Steve:
I want to get involved. I want to buy it, whatever it is, and really sees how it fits into their world. I’ve spent some time in healthcare where it’s all about workflow. If you interrupt the patient journey through the hospital system, you have a losing product. If someone has to leave and get in their car and go somewhere or just turn on a computer, it’s very much a dynamic relationship between the technology you build and how it fits in the real world.

Steve:
I mean, in the example with our new technology is very busy. Parents don’t have time to teach their kids how to do it. So how are we going to adjust for that? There are lots of learnings over my career. And so one thing that’s beginning to happen in the digital tech space, healthcare space, is going direct to consumers always been a negative, and I can explain why.

Steve:
And so now we’re starting to say consumers are smart enough to figure out their own health. In Europe, they’re way ahead of us. They understand that using a digital device may improve their health, whether it’s just a reminder when to take their insulin shot or whatever. But the idea that this is just part of my daily activity and routine is not quite there. But we’re getting close.

Rob:
Makes sense. Makes a lot of sense. Thank you for those insights as well. Now. So, Steve, again with all this experience, when I say this, people sometimes think of a silver bullet, but that’s not what I’m aiming is.

Rob:
It’s just a best practice, something that you, you know, think of this or do it this way or include this in your thought process or something, and it’ll help you get to a better result or something better is actually going to happen. Do you have something like that along those lines in the world of entrepreneurship or the video game that you just created?

Steve:
It’s interesting. When I talk to entrepreneurs, I play this little game, and they don’t know it’s a game, but I think it’s cute. They come in and present to me whether I’m an investor or a potential partner or whatever, and I say, let’s start with the assumption that your technology is perfect and absolutely works. Let’s not talk about the technology at all.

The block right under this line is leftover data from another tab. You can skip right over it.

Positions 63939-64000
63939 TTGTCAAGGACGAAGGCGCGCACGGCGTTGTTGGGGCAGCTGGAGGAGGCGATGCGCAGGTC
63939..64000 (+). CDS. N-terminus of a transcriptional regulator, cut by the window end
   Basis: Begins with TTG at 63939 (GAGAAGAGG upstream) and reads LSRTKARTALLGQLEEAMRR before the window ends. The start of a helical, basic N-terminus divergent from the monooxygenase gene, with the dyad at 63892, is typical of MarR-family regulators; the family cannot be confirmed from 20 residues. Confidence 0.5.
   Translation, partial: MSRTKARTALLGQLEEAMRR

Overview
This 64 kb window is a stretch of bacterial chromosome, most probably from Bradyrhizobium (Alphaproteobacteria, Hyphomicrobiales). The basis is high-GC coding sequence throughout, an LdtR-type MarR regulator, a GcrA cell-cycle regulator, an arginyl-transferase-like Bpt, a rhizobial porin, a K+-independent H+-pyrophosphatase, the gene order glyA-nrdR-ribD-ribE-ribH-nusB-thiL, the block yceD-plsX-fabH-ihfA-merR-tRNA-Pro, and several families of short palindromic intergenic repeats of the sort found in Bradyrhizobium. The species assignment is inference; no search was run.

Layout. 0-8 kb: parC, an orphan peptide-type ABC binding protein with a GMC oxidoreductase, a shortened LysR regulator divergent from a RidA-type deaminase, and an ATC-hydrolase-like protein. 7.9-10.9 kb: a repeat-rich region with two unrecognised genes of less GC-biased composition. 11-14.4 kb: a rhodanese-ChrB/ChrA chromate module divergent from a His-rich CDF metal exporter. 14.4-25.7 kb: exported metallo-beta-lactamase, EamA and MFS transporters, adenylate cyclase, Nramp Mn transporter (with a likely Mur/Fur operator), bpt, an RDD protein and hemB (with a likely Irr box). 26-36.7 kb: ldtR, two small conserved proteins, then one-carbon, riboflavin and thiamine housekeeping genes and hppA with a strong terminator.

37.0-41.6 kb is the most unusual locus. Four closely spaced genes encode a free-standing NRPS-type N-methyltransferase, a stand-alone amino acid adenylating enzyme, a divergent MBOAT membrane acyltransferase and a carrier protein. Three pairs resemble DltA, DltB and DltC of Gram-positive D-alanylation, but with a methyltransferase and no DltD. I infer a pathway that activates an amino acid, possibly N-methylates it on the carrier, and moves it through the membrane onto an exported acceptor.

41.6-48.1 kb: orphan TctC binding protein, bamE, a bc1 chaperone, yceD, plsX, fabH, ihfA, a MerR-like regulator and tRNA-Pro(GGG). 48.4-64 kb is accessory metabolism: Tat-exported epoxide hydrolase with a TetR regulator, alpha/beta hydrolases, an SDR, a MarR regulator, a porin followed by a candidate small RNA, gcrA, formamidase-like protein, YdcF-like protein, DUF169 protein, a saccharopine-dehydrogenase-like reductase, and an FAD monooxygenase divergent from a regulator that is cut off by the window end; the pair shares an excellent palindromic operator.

Rob:
Now.

Steve:
Let’s talk about your business. It throws people off completely because their slide deck, the way they talk, 98% of it is technical, which is great, which tells you how it works, but it doesn’t tell you how much polar is in the market for something like this. It doesn’t tell you who the advocates are going to be on your side, who they talk to, whether it’s government or nonprofits or just other entrepreneurs who are helping. Let’s get the conversation outside the domain of the technology early in terms of your thought process as an entrepreneur. And this is going to be true in video game and everything else.

Steve:
You live in this little world, and at the end of the day, it feels like everybody’s going to buy it and nobody buys it. And then you’re stunned. And when other games, which look identical to yours take off and it seems like a mystery. Well, no, it’s one thing I do teach people, it’s all about trust. And if you only speak tech speak and you’re talking to a mother who wants to buy a video game, you’re not going to build a lot of trust.

Steve: